I’ve neglected the backyard again. Some new species of foliage moved in and set up a defensive perimeter around the gate in the privet hedge along the back row. Invasive is putting it lightly. This thing grows a couple meters a day, spines and thorns along the entire length, and it has the nasty habit of killing every other plant it touches. Nasty burn from touching it too. Not at all a nice plant. I swear it’s watching me anytime I’m out back. Now if I can just get around it to the shed where I foolishly left the trimmers.
“Are you ready? Father and I wouldn’t want you to miss Christmas. After all, the presents are ready under the tree, and we put out the cookies and milk for Santa, didn’t we? He’ll like those, I’m sure. It won’t be long now before he visits our house. You know what they say, that he’s watching and knows who’s good or not? Well, it’s true. He’s jolly when children are good. And when they’re bad, he takes them. Not all the offerings in the world would make the old elf leave behind a bad child. He’ll snatch you up and take you back to his workshop and you’ll end up making toys for other children for the rest of your life. Now don’t cry, I’m sure you’ve been a good boy, haven’t you? Well then, you have nothing to worry about. Just make sure you’re asleep before Santa arrives with his sleigh. Those reindeer might just eat you up if you’re awake and happen to sneak down to the tree to see him. Sweet dreams, pumpkin. May sugar plumbs dance in your head.”
He sat in the silent room. That’s not quite right for he could still hear the echoes, long stilled, of laughter and shrieks of joy, of cards being shuffled for a game of chance, of clinking champagne flutes to ring in the new year, of the arguments that were always the one argument, the last argument. All this and more echoed in his mind as dust motes danced slow pirouettes in a solitary shaft of sunlight.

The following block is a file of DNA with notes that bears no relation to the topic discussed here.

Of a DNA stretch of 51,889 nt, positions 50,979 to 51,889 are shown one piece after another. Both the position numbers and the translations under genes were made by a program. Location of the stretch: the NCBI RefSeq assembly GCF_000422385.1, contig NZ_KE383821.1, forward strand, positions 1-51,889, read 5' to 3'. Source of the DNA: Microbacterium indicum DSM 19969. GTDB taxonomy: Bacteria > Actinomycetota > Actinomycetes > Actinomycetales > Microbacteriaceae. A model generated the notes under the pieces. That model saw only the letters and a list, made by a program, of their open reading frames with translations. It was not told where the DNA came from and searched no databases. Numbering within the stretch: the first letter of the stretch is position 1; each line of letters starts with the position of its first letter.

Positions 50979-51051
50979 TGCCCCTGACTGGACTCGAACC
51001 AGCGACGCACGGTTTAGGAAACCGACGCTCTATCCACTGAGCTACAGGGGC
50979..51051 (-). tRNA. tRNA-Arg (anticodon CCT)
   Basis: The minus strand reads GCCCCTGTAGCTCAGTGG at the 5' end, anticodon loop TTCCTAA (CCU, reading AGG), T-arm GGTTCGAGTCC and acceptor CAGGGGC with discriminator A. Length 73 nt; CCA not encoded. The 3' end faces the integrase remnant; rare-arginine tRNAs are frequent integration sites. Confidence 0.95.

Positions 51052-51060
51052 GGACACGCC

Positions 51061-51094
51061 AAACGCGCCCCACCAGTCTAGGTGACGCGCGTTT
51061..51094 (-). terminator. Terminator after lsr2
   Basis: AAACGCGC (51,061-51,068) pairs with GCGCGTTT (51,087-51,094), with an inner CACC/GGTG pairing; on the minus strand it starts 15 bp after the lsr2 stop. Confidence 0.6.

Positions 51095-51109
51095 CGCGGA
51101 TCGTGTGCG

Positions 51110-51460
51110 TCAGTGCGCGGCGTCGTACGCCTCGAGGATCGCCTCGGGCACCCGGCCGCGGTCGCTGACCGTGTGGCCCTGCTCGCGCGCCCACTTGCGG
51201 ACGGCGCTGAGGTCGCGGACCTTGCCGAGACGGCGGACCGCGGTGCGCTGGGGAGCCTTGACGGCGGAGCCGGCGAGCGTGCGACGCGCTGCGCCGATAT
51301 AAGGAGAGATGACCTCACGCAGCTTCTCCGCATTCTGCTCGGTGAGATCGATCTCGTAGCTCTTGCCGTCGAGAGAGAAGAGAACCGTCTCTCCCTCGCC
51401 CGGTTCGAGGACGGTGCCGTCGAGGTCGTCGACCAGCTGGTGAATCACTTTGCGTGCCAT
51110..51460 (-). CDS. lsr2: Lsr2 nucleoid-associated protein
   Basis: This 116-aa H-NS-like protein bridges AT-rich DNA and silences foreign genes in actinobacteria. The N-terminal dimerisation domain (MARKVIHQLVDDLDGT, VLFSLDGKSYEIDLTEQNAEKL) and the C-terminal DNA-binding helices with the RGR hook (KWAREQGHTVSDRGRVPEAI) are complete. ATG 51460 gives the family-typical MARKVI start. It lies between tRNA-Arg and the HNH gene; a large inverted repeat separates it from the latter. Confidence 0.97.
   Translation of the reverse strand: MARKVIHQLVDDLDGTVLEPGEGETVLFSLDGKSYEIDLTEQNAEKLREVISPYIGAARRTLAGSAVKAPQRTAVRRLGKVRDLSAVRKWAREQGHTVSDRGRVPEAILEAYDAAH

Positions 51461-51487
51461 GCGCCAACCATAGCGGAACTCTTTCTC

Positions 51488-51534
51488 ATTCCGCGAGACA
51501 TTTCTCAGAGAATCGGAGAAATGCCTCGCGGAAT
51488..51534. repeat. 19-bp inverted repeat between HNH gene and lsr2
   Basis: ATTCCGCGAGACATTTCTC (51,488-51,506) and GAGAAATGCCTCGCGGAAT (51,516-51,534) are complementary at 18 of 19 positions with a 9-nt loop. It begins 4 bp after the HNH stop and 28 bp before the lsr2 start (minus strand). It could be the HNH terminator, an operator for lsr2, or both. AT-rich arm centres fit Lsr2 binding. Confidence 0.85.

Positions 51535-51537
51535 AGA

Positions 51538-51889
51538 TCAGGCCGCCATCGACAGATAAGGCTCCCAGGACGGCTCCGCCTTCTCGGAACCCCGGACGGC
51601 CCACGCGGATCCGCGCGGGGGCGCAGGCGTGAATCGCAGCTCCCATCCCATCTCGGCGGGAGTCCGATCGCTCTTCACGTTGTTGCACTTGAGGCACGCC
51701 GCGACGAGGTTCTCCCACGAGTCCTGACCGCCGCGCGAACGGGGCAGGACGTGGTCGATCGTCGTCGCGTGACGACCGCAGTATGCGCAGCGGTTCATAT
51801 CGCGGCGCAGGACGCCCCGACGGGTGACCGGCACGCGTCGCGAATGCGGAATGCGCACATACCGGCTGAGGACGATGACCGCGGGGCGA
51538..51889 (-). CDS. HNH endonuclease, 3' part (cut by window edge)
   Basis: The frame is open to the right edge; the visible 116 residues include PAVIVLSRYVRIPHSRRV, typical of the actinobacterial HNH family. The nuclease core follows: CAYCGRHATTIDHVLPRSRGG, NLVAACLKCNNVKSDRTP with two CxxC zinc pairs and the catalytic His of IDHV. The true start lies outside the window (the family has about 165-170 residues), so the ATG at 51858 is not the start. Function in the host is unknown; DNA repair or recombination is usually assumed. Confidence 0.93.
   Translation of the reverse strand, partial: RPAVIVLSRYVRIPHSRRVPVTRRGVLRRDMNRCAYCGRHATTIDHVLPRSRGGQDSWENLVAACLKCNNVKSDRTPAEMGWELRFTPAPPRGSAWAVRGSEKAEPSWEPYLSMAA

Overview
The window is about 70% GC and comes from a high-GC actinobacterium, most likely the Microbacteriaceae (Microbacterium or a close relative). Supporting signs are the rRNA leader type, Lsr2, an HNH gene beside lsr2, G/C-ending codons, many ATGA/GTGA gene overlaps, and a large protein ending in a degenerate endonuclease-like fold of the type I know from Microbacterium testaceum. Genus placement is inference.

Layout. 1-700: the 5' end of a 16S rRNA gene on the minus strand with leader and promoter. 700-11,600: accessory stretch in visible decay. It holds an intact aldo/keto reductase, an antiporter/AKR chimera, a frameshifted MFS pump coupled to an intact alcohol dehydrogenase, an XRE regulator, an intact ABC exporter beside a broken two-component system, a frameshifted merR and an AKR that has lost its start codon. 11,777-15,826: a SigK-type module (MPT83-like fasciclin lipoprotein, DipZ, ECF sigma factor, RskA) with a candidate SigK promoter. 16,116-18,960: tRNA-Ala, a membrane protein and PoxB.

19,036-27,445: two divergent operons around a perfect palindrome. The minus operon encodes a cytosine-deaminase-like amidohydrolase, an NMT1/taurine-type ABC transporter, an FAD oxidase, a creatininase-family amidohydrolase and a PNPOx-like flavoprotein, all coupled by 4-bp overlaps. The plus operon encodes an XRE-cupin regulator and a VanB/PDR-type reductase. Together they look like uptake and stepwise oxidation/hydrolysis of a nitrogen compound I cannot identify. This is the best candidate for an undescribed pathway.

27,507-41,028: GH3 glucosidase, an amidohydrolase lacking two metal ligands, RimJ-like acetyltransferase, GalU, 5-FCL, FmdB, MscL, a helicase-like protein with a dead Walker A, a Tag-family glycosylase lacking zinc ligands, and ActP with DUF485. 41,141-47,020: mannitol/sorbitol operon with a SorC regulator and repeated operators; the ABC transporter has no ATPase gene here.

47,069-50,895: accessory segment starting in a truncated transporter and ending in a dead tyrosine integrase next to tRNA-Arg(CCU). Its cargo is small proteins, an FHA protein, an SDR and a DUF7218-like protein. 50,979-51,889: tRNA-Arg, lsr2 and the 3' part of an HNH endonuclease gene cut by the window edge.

“It’s a shame, really.” He continued wrapping the crystal goblets with newspaper.
“What is?” she asked as she removed the paintings and photographs from the foyer.
“Oh you know. All this packing. We’ve lived here for generations and one vote by the city council and suddenly our home is too big.”
She frowned. “You know it’s not right that we should have so much while others have so little. As I recall, you even voted in favor of the ordinance.”
“Well, all the same, it’s just a shame that this old house will be demolished. She’s got good bone, she does.” He sighed. “I’ll miss the old girl.”
“We all will, but you know how it goes. All for the greater good. Now come here and help me get this portrait down. I can’t reach high enough.”
While we’ll never be dear friends, as much as I may desire, you will always be dear to me. The way you rise from a chair, the grace with which you walk into a room, your smile which outshines the sun, the laughter of the sirens and the stern look of rebuke, all of this is charming beyond compare. While we exist across a gulf of purgatory, you will always and again live in every beat of my heart, the blood in my veins, the roots of the tree of life entwining and sustaining.